Smoking Linked to Tripled Risk of Fatal Brain Bleeding, Study Finds

Smoking could triple the risk of fatal bleeding on the brain, according to a study.

The researchers looked at data on 16,282 pairs of twins born before 1958, collected over the course of 42 years up until 2018. They noted which participants died of a type of stroke called subarachnoid hemorrhage (SAH). This is where bleeding occurs in the space surrounding the brain.

The team also also looked at lifestyle information including how often the participants smoked. The volunteers were grouped as current light smokers, at less than 10 cigarettes per day, moderate at between 10 to 19, and heavy at over 20. Using a national database, they were able to record how many participants died by December 31, 2018.

By the end of the study, 120 participants had died of SAH. Of those, two pairs of twins both died of SAH, while one twin died of the condition in the remaining 116 cases.

Smoking heavily or moderately carried a 3 times greater risk of dying from SAH, while the risk was 2.8 times higher for light smokers when compared with non smokers and former smokers.

Co-author Ilari Rautalin, a medical and Ph.D. student at the University of Helsinki in Finland, told Newsweek: "To date, this is the strongest evidence about the cause and effect relationships between smoking and SAH."

Jaakko Kaprio, professor of genetic epidemiology at the University of Helsinki who co-authored the paper, told Newsweek a major limitation of the study was the team did not have data on SAH cases that were not deadly.

"However, as smoking also increases the risk for non-fatal SAHs, we think it is extremely unlikely that this could impact substantially in our findings and conclusions," he said.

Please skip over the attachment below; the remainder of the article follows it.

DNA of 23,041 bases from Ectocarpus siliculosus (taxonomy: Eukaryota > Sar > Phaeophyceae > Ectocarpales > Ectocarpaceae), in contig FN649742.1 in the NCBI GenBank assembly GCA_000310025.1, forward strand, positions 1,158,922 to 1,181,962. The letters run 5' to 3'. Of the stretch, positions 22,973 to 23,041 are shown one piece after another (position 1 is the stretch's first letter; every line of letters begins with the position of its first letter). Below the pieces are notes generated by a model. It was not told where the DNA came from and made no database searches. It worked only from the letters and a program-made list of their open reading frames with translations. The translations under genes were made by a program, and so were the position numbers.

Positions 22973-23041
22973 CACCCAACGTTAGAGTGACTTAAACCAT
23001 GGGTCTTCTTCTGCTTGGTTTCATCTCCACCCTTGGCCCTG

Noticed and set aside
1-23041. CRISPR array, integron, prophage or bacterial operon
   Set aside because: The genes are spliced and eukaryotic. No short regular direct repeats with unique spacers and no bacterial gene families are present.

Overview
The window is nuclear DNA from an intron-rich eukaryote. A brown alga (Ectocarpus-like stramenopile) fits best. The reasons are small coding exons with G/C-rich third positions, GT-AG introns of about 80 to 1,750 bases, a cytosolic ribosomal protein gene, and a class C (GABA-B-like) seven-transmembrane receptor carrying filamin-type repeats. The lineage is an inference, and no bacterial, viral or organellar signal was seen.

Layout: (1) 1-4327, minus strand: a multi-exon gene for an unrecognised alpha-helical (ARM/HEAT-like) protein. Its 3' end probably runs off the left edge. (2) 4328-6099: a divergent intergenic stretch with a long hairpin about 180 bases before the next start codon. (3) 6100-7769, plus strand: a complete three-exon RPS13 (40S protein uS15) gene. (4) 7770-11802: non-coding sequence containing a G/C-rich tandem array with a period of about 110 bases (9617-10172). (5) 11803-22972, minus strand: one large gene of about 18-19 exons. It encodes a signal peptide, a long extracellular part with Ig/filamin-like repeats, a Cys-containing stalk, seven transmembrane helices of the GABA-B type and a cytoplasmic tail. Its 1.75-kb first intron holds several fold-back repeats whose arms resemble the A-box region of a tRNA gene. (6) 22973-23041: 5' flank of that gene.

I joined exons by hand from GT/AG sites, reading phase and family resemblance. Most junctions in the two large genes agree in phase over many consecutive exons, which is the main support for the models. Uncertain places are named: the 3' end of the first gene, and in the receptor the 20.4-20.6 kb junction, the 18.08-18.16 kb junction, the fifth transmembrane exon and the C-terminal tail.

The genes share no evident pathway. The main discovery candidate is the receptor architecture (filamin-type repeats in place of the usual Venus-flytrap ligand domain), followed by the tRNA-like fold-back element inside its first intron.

Co-author Miikka Korja, an associate professor and cerebrovascular neurosurgeon at Helsinki University Hospital, told Newsweek "our findings suggest that smoking causes a significant share of subarachnoid haemorrhages in both men and women, it markedly highlights the previously known adverse effects of smoking associated with many other diseases."

Davinia Green, head of prevention at the U.K.-based charity Stroke Association who was not involved in the study, told Newsweek the study "adds to evidence that smoking increases the risk of fatal bleed in the brain. But this analysis doesn't take into account other things that might have increased a person's risk of a fatal bleed in the brain, such as high blood pressure."

She said: "Most strokes are caused by environmental factors, not genetic factors. This is both positive and empowering as it means people can take action to reduce their risk of stroke."

According to the U.S Centers for Disease Control and Prevention, 34.2 million people in the U.S. smoke, or 13.7 percent of all adults.

smoking, cigarette, stock, getty
A stock image shows a person putting out a cigarette. A study has linked smoking to bleeding in the brain.